Is there a function in Excel that will allow me to enter my current credit

card balance, the interest rate I'm being charged and the amount I wanna pay

every month and have Excel give me the rundown of how many months I must pay

that exact amount before my balance gets at 0.00$???

Or be able to calculate the exact amount I'm paying on interest day by

day?? For example:

Date Desc. Amount Bal.

2007/01/01 Balance 1000.00$ 1000.00$

2007/01/01 Payment 100.00$ 900.00$

2007/01/02 Interest 0.65$ 900.65$

2007/01/03 Interest 0.65$ 901.30$

2007/01/04 Interest 0.65$ 901.95$

2007/01/05 Interest 0.65$ 902.60$

2007/01/06 Interest 0.65$ 903.25$

To compute "the exact amount" of interest on a daily basis, the

following should do the trick:

=b*(1+i/365)

where "b" is the previous balance (e.g. 900), and "i" is the nominal

annual interest rate (which might not be the same as the APR). Note:

in the US, lenders can use 366 instead of 365 in leap years.

As for the first part of your question, if all credit card debt worked

the same way (it doesn't!), NPER() might be the function you are

looking for. But beware of the assumptions built into NPER(), namely

that interest compounds at the same frequency as the payment (e.g.

monthly).

Moreover, beware that in real life, interest and balance may or may

not be rounded internally, even though they are invariably rounded on

periodic statements. Excel financial functions presume that nothing

is rounded.

Finally, daily interest may or may not be compounded on a daily basis

-- although for loans, I would expect that it is, if interest is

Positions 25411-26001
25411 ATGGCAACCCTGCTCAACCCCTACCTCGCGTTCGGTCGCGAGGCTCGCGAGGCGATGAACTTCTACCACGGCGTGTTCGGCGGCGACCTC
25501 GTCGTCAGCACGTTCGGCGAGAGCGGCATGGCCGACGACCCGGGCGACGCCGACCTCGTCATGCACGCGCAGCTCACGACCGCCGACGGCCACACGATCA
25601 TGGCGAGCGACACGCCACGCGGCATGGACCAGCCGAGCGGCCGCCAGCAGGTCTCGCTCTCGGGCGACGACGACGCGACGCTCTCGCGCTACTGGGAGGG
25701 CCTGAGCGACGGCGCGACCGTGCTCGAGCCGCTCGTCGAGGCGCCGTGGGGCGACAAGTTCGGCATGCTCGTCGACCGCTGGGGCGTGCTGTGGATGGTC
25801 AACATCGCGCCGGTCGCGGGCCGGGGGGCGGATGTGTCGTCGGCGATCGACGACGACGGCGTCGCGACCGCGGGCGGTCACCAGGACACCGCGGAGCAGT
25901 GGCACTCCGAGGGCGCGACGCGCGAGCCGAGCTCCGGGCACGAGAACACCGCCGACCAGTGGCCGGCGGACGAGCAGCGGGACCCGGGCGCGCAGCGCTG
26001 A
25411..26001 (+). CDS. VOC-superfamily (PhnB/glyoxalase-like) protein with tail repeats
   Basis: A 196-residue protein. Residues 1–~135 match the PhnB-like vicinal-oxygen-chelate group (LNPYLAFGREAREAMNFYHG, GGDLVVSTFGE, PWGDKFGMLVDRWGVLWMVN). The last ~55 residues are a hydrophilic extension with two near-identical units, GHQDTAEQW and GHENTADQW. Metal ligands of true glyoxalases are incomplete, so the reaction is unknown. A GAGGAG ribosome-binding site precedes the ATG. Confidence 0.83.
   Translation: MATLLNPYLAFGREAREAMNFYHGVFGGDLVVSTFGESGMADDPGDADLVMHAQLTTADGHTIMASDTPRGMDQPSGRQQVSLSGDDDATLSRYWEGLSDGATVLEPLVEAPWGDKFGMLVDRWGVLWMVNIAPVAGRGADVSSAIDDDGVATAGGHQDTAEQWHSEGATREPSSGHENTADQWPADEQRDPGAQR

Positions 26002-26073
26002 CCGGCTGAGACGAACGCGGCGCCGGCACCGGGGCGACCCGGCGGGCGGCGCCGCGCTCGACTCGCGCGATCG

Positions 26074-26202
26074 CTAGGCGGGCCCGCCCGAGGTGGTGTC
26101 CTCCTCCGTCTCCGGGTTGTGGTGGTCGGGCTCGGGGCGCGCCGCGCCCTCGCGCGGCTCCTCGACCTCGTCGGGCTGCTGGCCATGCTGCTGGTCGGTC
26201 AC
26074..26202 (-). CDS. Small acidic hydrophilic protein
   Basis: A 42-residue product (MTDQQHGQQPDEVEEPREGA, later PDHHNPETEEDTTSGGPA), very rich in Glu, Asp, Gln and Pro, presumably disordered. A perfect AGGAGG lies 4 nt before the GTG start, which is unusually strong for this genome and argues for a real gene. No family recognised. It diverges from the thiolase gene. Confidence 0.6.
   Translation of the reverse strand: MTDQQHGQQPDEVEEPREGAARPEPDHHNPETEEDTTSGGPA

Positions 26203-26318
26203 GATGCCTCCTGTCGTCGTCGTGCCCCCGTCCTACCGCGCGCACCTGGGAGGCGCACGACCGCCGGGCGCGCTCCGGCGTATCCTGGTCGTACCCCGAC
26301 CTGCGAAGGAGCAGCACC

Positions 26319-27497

charged on a daily basis.

Assuming that the daily interest is compounded, the following might

provide the answer you want:

=roundup(nper(fv(i/365,d2-d1,0,-1)-1, p, -b), 0)

where "i" is the nominal annual rate, "d2" and "d1" are two payment

dates (not column references; sorry for the ambiguity), "p" is the

payment (round to the smallest legal tender of the realm, at least),

and "b" is the outstanding balance after the most recent payment (e.g.

900).

The expression "fv(i/365,...,-1)-1" computes the monthly rate when

interest is compounded daily. Alternatively, it can be written "(1+i/

365)^(d2-d1) - 1".

The last payment might be smaller than "p". It is difficult to

compute when interest is compounded at a different frequency than

payments (e.g. daily v. monthly). The following is one approximation

daily compound interest and monthly payments. But it can produce

substantial error over long periods of time and when the interest rate

is very high, because 7 months of the year have more than 365/12 days.

=fv(fv(i/365,365/12,0,-1)-1, n-1, p, -b))*(1+i/365)

where "n" is the result of ROUNDUP(NPER(....),0) formula above. This

last formula should be rounded up to the smallest legal tender of the

realm.

HTH.